While the Smart Invert feature was an excellent first step toward a dark mode, it's nowhere near what a true dark mode should be for iPhone. After years of rumors and disappointment, Apple finally has the dark mode everyone's been wanting, and it's one of the most significant new features in iOS 13.
There is no built-in way, or any options in the iOS App Store, to customize the vacant top half of the screen that appears when the newer Reachability feature is triggered in iOS 8. However, there are many Reachability tweaks for jailbroken iPhones, one of which lets you use the feature on devices other than an iPhone 6 or 6 Plus.
All to often, many of us are struck with a brilliant idea out of nowhere, only to forget about it moments later thanks to the distractions of daily life. Sometimes, the actual process of jotting these ideas down in our iPhones can be a holdup, as the idea we want to record fades from memory before we can even unlock our devices and open Notes to get started.
How To: Get Android's Quick Settings on Your iPhone for Instant Access to Location Services, Settings & More
In iOS, the Control Center is an easy way to toggle settings such as Wi-Fi, Do Not Disturb, and Low Power Mode. Its Android counterpart is called "Quick Settings," which provides much of the same functionality with a few bonuses. If you're curious about how this toggle menu works or miss having it before you made the switch from Android, you can test it out on your iPhone right now.
The only official way to record your iPhone's screen before iOS 11 was to hook it up to a Mac and use QuickTime Player to do the recording for you. If you wanted to record your iPhone's screen without an external device, there were unofficial apps you could use, like AirShou, but they required complicated installations. Now, in iOS 11, iOS 12, and iOS 13, Apple has an official, native screen recording tool.
One of the first things you'll notice about iOS 11 is how the Notification Center now has the same interface as your lock screen. It's pretty confusing at first, and it's pissed off tons of users, but it's really not that bad once you learn all of its features.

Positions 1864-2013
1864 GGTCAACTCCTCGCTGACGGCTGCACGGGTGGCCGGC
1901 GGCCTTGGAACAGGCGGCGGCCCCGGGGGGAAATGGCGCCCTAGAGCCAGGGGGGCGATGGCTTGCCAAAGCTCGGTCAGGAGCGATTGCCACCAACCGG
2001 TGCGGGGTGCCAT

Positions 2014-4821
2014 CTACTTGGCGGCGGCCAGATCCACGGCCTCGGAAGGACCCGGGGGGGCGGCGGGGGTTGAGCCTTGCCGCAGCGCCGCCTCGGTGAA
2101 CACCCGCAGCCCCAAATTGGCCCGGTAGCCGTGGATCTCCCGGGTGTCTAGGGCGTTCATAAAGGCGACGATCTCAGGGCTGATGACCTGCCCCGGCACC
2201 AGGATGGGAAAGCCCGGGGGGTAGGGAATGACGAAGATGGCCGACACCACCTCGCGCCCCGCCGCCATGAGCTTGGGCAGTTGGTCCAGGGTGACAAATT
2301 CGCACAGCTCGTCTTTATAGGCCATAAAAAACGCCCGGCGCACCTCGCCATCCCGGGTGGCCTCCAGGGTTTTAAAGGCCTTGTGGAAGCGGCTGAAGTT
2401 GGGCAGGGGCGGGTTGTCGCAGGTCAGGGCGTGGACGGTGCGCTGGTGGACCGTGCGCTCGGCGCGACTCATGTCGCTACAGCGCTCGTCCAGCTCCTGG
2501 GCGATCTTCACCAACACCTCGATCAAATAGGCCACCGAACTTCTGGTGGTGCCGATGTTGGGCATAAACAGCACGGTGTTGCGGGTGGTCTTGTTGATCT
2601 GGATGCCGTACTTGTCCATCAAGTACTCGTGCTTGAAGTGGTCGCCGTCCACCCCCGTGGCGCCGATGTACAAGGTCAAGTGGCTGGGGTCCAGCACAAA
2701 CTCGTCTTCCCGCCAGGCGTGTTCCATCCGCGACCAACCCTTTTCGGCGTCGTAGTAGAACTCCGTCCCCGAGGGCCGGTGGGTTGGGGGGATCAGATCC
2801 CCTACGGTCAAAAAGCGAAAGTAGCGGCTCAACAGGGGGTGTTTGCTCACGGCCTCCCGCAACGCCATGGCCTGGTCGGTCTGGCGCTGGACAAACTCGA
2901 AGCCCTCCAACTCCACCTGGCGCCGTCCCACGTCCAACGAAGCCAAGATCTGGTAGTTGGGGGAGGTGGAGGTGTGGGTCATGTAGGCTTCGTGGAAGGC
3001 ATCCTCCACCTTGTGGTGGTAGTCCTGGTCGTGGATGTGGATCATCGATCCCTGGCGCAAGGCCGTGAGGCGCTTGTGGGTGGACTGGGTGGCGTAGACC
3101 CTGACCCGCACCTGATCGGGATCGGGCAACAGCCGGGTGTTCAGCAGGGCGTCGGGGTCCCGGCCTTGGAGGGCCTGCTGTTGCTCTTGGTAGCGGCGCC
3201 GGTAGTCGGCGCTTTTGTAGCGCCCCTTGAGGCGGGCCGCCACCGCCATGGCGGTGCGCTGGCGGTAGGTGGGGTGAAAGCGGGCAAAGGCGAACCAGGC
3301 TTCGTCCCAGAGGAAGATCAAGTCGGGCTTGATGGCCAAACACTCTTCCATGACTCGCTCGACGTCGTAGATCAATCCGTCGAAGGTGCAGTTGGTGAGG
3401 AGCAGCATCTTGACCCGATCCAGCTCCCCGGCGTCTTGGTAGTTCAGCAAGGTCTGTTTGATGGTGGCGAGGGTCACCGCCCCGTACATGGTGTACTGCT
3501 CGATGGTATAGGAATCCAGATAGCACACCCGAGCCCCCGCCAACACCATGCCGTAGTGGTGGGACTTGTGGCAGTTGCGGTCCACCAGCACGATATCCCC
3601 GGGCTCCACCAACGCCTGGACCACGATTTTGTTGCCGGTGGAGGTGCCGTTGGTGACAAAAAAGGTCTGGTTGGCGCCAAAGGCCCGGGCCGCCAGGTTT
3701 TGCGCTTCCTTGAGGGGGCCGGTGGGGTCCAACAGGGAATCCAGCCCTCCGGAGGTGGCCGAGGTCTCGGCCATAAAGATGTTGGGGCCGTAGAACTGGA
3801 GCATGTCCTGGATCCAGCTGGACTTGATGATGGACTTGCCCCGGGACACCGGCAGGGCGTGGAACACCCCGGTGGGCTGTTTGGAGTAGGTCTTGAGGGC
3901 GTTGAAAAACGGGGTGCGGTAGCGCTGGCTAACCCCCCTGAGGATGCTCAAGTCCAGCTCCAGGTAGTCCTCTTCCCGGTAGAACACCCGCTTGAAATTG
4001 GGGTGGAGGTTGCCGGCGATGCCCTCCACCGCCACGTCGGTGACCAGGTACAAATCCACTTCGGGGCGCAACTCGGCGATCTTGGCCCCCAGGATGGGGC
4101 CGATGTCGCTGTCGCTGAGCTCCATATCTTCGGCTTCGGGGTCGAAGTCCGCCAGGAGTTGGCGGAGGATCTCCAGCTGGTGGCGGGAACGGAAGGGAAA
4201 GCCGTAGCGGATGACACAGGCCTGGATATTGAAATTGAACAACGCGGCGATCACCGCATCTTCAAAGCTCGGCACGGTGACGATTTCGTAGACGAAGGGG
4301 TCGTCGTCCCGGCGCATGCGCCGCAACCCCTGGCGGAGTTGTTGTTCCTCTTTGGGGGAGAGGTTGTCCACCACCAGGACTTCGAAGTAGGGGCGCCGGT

Apple gave us the ability to invert colors on the screen a very long time ago. Then they gave us grayscale mode in iOS 8, Night Shift in iOS 9, and the red screen filter in iOS 10. While the long-awaited "Dark Mode" finally appeared in iOS 13, iOS 11 and iOS 12 both have a decent placeholder for it you can use on your iPhone.
If you updated to iOS 8.4 already to try out the new Apple Music service, there's one important change you need to know about—there's no longer a "Shuffle" option for all songs in your library.
With the arrival of iOS 12, Do Not Disturb has received long-overdue enhancements to make the feature more user-friendly. Among these changes is a subtle but incredibly convenient feature that helps ensure you remain undisturbed for short periods of time to more focus on your task at hand — without having to worry about turning it off manually or messing with complicated settings.
On all other iPhone models, you go to "Battery" in the Settings app and toggle on "Battery Percentage" in order to see the exact amount of power left in the status bar. On the iPhone X, XS, XS Max, and XR, however, that option no longer exists since there's not enough room up there to show the percentage indicator because of the notch for the TrueDepth camera system. But that doesn't mean it's gone entirely.
There's never an Apple announcement without some good ol' anger and backlash. To be fair, Apple received some really positive feedback from parts of the iOS 11 presentation at WWDC back in June. Fans had been waiting for years to customize the Control Center, as well as for native screen recording. But if there was one thing that got fanboys and Apple haters raging about in unison, it's that weird, incomprehensible notification system.
The native timer feature on your iPhone works well enough that you probably haven't even thought about installing a third-party timer. With just a few taps, you can get a countdown for any amount of time up to 24 hours (or one second shy of 24 hours, to be precise). But as fast as it can be to set a timer from the Clock app, there are even faster ways to start the countdown.